Ask CIO: Can China ride the trade-war storm?
US raised tariffs on USD200b of Chinese goods; China vowed retaliation. The calm in financial markets did not last, after all. For months, investors have been pricing in an eventual resolution to the ongoing trade spate between the US and China, but awakened only to the crude reality that the chance of a resolution remains elusive.
To recap, US President Trump’s tweet over the weekend threatening to raise tariffs has triggered a broad-based selldown in global markets, with the S&P 500 and Hang Seng China Enterprises Index (HSCEI) down 2.5% and 6.3%, respectively (as of Thursday, 9 May). And true to form, the US hiked tariffs from 10% to 25% on USD200b worth of Chinese imports on 10 May. China said it will take counter-measures without providing further details.
What does this mean?
Trade tension no longer about “trade”; the “tug-of-war” environment set to stay. The Chicago Board Option Exchange Volatility Index (VIX) has spiked 48% this week (ending 10 May) – a timely reminder that volatility is set to stay. There are no winners should this trade spat persist. This is evident from recent macro data, which saw global trade volume plunging 1.4% y/y in December 2018 (Figure 1), and US exports to China falling 18.8% in 1Q19 (Figure 2).
In any case, should the US and China manage to reach a trade resolution, calm will resume in financial markets. But this will likely be transitory given the key issue here is no longer trade, but global strategic and technological dominance.
Such things will not be resolved overnight and undercurrents will continue to linger in the foreseeable future.
China possesses ample policy room to weather through the storm. Investors often ask: how will the trade war affect China?
Clearly, the ongoing trade spate has weighed on China’s external demand – the country’s first quarter exports to the US declined 9.0% (Figure 3). However, despite the macro headwinds, we believe that China possesses ample policy room to support the domestic economy and ride through the storm.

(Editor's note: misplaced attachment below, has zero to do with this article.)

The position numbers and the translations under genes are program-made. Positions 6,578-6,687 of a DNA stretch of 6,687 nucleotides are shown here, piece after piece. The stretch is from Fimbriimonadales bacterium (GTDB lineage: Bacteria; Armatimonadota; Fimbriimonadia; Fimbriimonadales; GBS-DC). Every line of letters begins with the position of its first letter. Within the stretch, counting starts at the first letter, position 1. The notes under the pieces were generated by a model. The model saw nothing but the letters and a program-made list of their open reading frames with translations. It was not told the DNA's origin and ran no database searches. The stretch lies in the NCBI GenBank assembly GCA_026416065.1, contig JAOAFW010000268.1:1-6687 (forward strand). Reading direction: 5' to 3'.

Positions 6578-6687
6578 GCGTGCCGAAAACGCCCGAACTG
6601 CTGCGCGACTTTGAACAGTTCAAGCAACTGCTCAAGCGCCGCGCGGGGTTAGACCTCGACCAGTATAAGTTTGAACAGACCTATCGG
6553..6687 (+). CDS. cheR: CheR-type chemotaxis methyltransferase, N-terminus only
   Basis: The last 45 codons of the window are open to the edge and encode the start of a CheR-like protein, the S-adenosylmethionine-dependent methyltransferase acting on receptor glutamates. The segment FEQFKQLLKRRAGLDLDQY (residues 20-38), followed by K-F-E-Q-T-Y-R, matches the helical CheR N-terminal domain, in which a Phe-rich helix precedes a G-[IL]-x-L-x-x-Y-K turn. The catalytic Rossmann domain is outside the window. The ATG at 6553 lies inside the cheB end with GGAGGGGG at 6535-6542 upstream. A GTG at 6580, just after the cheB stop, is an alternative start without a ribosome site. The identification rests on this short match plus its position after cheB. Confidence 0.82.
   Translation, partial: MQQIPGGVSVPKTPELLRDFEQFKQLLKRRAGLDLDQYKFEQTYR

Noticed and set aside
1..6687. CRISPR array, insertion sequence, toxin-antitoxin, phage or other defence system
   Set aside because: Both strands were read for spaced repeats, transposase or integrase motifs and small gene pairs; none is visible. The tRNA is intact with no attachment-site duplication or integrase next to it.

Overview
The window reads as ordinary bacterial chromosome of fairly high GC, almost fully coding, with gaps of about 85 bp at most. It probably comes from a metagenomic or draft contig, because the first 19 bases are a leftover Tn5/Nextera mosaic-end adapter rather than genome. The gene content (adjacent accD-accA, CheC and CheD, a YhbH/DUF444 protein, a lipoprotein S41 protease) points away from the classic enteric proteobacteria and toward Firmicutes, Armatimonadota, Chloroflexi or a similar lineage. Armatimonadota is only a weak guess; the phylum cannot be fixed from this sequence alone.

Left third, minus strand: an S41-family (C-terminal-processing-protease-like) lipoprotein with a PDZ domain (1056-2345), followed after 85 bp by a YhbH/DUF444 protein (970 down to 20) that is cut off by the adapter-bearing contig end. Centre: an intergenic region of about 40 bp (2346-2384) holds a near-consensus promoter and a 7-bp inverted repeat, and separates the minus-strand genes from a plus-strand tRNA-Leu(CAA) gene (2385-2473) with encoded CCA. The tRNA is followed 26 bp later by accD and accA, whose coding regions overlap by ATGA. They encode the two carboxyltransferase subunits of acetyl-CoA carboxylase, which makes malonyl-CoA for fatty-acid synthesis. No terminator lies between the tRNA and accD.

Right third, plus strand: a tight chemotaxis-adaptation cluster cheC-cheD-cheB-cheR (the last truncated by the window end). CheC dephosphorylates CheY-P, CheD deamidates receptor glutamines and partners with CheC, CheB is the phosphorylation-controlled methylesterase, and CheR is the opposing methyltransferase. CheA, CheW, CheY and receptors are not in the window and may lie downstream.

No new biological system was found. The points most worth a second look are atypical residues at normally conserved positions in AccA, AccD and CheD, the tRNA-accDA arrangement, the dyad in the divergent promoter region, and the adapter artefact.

The recent reserve requirement ratio (RRR) cuts is a case in point. Historical data suggest that RRR cuts in China lead to stronger domestic economic activity.
Meanwhile, on the sectoral front, China Financials and Technology remain in good shape:
- China Financials: China banks act as important liquidity providers against external uncertainties. With at loan-to-deposit (L/D) ratio at 75%, there remains ample room for further monetary easing. Asset quality, meanwhile, has improved as suggested by the falling non-performing loans (NPL) ratios (Figure 4) among large banks and near-200% of NPL provision. All these point toward a healthy stance in the sector.
- China Technology: Despite concerns on how the trade war may negatively impact the Chinese technology sector, China is spreading its wings in this space by:
- Narrowing the gap of patenting. China’s number of patents in force went above 2m (Figure 5) and its new patents filed have surpassed that of the US since 2012.
- The great advancement in 5G networks – technology that is strategic to development in big-data, artificial intelligence, e-Commerce, Internet-of-Things (IoT), Industry 4.0, and technology supply chain. A successful global adoption of China’s 5G network will elevate the country’s position in technological innovation.
What should you do?
Focus on fundamentals; Stay invested using Barbell Strategy. The recent pullback in financial markets may have a sense of déjà vu – back in 2018, risk assets had similarly whipsawed on trade concerns, only to recoup its losses on the back of improving corporate fundamentals.
This time around will be no different.
Beyond the current bout of profit taking, we expect investors to return to equity markets as corporate fundamentals remain sound and valuations are not excessive. Investors are advised to adopt a Barbell Strategy and stay invested.
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